Music and dance review
Last updated: 21 August, 2011
Mysore V Subramanya 0:29 IST
The Arka Foundation is serving the society, especially in rural areas, by adopting village schools in remote areas. To support their activities a Bharanritya recital by Dr Padma Subrahmanyam was organised last week. How Padma Subrahmanyam, a celebrity, has evolved her own style, could be seen from the very first composition itself.
It was also sort of a heart felt request – prayer of a devotee. “Hege Mechisali” of Purandara Dasa in the raga Arabhi. Padma’s mother Meenakshi Subrahmanyam was also a musician and composer of nearly a thousand songs.
Before her last composition was composed completely she passed away, which was completed later by her nephew Kannan, talented Veena player. Thus “Kamakshee Kamakoti Peeta Vasini” saw the light that too in a rare and less known raga ‘Sallapa’.
It was dignified with unhurried grace and her Abhinaya attracted with arresting charm. The ‘Meera Dasi’ was again proof of her creativity.
Then ‘Nagendra Haraye’ was performed neatly by one of her student Neeraja. Two devotionals – ‘Madhura Madhura Meenakshee’ and ‘Bhaja Govindam’ – followed.
There was elegance in her rendition. The classicism, the uncompromising neatness, the dignity of bearing, sparkling, all the signature of Padma Subrahmanyam style, had the chance to fully blossom, throughout the recital.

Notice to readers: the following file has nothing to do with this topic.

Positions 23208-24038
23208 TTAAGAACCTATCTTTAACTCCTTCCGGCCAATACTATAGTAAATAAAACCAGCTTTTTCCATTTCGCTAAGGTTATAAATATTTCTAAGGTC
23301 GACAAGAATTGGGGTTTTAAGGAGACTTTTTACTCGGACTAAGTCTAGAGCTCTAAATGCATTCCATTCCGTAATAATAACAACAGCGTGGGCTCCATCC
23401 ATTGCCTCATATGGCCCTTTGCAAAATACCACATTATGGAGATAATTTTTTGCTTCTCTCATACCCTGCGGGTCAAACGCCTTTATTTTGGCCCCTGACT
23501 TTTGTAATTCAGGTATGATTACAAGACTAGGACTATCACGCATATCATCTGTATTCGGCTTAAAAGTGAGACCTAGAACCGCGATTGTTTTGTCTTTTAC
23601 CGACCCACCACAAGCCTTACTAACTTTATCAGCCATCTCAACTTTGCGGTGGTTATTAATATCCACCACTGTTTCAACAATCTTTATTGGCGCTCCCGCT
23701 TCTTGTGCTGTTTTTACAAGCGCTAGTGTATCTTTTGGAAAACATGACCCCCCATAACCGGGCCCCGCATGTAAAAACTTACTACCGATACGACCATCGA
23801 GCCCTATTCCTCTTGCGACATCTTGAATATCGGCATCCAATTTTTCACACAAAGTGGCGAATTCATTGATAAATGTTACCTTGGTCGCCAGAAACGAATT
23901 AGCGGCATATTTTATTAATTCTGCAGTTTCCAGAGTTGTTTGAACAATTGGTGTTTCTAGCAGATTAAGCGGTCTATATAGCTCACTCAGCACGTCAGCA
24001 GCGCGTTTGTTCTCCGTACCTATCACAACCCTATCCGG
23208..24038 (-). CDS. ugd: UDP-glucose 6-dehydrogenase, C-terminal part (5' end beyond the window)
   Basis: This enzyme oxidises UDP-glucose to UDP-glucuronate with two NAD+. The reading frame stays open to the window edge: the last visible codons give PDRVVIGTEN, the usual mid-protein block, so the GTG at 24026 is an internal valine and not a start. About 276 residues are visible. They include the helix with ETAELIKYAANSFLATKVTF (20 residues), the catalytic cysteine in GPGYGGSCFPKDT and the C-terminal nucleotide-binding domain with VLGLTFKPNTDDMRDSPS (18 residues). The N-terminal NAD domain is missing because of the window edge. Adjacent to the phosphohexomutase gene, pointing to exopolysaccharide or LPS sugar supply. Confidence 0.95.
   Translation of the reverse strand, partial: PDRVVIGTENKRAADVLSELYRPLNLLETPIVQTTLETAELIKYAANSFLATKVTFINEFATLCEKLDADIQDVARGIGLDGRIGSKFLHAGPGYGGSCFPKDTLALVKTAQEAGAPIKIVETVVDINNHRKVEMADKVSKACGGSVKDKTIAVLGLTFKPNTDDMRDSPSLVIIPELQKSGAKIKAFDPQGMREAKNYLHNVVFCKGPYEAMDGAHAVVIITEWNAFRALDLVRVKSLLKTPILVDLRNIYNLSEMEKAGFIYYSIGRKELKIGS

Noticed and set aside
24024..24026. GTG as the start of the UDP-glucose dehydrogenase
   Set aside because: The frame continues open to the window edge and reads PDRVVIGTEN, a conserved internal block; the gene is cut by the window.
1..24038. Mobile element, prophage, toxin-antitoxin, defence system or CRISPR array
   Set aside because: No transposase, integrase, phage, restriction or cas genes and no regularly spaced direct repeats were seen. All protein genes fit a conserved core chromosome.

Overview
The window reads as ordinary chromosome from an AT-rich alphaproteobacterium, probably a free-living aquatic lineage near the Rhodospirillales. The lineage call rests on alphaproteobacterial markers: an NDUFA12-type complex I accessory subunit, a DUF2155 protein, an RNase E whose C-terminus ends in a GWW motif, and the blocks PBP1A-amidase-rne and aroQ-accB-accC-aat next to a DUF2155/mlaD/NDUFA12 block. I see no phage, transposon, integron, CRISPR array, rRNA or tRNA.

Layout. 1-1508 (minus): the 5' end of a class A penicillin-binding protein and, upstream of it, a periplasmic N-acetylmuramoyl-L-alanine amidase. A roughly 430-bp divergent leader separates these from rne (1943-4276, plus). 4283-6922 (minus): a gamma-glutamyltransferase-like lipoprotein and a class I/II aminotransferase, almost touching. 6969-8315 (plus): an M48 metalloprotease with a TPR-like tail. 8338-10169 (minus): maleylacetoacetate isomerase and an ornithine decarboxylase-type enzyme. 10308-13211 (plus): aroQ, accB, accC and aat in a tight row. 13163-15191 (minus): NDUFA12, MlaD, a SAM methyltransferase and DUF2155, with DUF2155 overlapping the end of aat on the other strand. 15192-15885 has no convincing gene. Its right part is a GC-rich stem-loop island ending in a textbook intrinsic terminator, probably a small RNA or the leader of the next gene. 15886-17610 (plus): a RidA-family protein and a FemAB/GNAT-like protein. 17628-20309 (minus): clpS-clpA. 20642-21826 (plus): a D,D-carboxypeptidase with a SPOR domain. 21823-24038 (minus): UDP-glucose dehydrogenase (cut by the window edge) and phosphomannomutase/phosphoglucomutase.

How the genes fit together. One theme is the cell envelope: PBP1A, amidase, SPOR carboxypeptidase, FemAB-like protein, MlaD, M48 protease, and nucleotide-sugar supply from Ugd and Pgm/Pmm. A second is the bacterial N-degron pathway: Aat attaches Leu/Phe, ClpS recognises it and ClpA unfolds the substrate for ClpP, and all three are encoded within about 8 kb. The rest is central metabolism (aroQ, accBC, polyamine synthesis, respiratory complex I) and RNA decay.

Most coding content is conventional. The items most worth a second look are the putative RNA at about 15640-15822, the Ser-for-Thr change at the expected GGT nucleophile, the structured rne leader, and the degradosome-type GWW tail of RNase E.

A team of talented and experienced musicians supported her from the wings – Dr Gayathri Kannan and Radhika Muthukrishnan (vocal) Nagesh Sriram (mridanga), Kannan (veena) and Pathanjali (flute).
Proof of progress
Chitra Arvind of Rhythmotion dance company, gave a Bharatanatya recital last week, at the Seva Sadana auditorium. A student of Nupura, Chitra has received guidance at Nritya Kala Mandira and Samprati, also. She has a post graduate in History and a B A in Choreography too.
Apart from Bharathanatya and Kathak, she has received training in modern dance in London and has performed in several countries including UK, USA, Europe, South East Asia and South Africa. Chitra Aravind is a performer, a teacher and choreographer.
Chitra gave a bright start to the current programme with a compact fare. She opened with a crisp Alaripu in Tisra. The “Neela megha shyama sundarana” in ragamalika, describing the pangs of longing, was neatly performed. She has a good sense of rhythm, which was well exhibited in the Varna. Though the tempo was changed in the middle of the varna, was regained from the ‘Ethugade’!
In the pada “Joodare”, while enacting the ‘samanya nayika’, her progress in the Abhinaya came to the fore. “Idadu Padam Thookki aadum”, a composition of Papanasam Shivan in the raga Kamach, with a variety of motifs, registered well.
The well known ashtapadi ‘Rati Sukha Saare’ (Yaman Kalyani) and a Thillana (Hindola) – were the concluding items. In total, the programme was the proof of Chitra Aravind’s progress, over the years.
She was well supported from the wings by Balasubramanya Sharma (vocal), Suma Krishnamurthy (natuvanga), Gurumurthy (mridanga), Mathura (flute) and Aditya